Link building is in layman’s terms the process by which you get other websites to link back to your own in order to drive referral traffic and boost the authority of your site.
Around 15 years ago, Google introduced the ‘nofollow’ attribute that helped in the battle against comment spam. Essentially, when people linked to you the link would manifest in either a ‘dofollow’ link or a ‘nofollow’ link. September 2019 saw Google announce two new link attributes, to function alongside the existing ‘nofollow’ link and provide webmasters with a greater arsenal in the fight to help identify to Google search the nature of any given link. Obviously the internet has undergone significant evolution since 2005 and these steps are designed to bring link building up to date, from Google’s end. But just how does this affect those working in the field of SEO?
According to Lojix, an established SEO agency, under Google’s previous binary ‘dofollow’ / ‘nofollow’ link building guidelines, things were very simple when it came to SEO. The more ‘dofollow’ (normal links) you could achieve, the better your search rankings would be. When looking at the stats surrounding link building on your site you could see a total count of backlinks along with the total ‘nofollow’ links that point to your site. The way link building works is if you are paying for links or using guest posting, Google insists that you ‘nofollow’ such links to avoid the manipulation of what should be organic rankings. The purchasing of links outright can lead to a total ban by Google.
The algorithm Google associates with interpreting link building is and always has been rather clever. You might think that relying on individual website managers to be scrupulous when they ‘nofollow’ links if they are not organic is careless, but Google has plenty of tricks up its sleeves in order to identify when posts are not earned as there are little signs in them that Google is able to spot. For instance, Google can identify guest posts by the inclusion of trademark terms like ‘former contributor’ or ‘guest contributor’. Even without such giveaways, there is nearly always a clue in the URL structure to demarcate which entries are from guest posters. There are doubtless other tricks up the collective Google sleeve when it comes to weeding out non-organic link building. When they recognise such links, Google say they can usually just ignore them. This way they won’t count towards the authority of the site in question.
As to how the new guidelines affect things going forward in terms of what Google wants webmasters to do, let’s take a closer look. Essentially, there are two new tools to help webmasters to do the right thing and identify to Google the nature of particular links.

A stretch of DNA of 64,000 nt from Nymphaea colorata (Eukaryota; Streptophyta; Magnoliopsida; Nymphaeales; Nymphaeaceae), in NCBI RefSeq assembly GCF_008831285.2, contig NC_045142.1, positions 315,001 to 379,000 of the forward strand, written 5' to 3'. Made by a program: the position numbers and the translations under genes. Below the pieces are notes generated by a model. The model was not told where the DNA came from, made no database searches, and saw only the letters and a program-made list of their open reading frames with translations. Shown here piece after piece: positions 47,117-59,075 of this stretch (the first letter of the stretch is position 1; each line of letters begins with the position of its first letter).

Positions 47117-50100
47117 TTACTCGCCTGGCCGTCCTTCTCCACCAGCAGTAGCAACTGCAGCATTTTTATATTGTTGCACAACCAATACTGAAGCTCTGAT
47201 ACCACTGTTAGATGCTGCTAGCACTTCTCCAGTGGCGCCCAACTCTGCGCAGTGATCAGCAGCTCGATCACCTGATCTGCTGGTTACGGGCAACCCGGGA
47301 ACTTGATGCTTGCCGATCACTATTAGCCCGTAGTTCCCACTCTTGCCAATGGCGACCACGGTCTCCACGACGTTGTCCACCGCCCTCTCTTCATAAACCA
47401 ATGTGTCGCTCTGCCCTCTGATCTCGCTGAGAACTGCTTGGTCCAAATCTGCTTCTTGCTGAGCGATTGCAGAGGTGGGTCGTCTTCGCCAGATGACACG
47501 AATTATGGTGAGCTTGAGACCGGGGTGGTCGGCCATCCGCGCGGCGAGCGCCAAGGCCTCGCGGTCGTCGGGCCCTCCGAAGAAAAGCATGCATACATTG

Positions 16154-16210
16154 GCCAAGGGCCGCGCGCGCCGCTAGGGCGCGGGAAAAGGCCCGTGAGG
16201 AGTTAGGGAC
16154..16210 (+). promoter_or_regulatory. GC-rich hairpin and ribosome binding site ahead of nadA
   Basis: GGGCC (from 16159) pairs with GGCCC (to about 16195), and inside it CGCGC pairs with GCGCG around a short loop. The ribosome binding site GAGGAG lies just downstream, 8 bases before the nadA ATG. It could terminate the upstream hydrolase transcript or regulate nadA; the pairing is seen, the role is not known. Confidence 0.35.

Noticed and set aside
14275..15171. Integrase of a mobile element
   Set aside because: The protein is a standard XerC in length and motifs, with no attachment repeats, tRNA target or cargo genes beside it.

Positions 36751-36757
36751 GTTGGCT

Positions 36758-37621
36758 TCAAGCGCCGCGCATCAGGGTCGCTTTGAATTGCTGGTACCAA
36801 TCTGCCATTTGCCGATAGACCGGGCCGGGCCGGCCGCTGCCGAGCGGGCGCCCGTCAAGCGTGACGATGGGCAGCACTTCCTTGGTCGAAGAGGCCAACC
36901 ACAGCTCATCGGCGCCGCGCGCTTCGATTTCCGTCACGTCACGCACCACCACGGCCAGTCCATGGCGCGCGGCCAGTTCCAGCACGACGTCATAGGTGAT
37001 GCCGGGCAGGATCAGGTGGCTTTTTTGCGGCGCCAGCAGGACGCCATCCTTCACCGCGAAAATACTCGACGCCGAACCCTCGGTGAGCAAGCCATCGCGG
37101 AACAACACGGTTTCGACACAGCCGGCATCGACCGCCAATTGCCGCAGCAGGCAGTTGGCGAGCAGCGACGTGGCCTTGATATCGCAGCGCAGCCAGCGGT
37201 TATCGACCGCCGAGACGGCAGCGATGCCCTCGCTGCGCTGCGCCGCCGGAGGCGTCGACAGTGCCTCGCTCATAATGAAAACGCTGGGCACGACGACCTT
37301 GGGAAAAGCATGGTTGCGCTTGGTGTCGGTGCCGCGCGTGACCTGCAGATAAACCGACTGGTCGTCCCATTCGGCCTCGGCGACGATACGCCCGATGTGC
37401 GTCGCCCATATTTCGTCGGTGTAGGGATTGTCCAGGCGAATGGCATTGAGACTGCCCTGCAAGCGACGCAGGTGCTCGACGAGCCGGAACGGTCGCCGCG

First up is “sponsored” – the sponsored attribute should be used by webmasters to identify links on their site that has been created as a result of advertisements, sponsorship or any other compensation agreement, to show that they have in some way been paid for.
The second new tag is “ugc” – this stands for ‘User Generated Content. This attribute value is to be used by webmasters for links that are inside UGC like comments and forum posts. This is an example of how Google has adapted its link building policy to the changes in the way content works online.
Finally, the “nofollow” attribute value still exists and is to be used in cases where webmasters want the link to a page but are not implying any kind of endorsement – especially passing along ranking credit to the page in question.
What the changes mean
Unlike before, when “nofollow” was first rolled out and Google would discount any such marked link as a signal to use in search algorithms, now all link attributes including sponsored, ugc and nofollow are considered as hints towards which links to consider or exclude in search results. This gives webmasters clear guidance as to how to use link building. This shift to a hint model allows for the retention of valuable information and a database of patterns while still enabling site owners to indicate the nature of their links.
Existing “nofollows” are still supported and need not change, but there can be more than one attribute or ‘rel’ value on a link. For instance re=”nofollow ugc” would be perfectly valid. You do need to highlight sponsored links using either “sponsored” or “nofollow”, but preferably the former. There is no wrong answer when it comes to assigning attributes apart from sponsored links, which must be as above. All attributes are in effect as of now.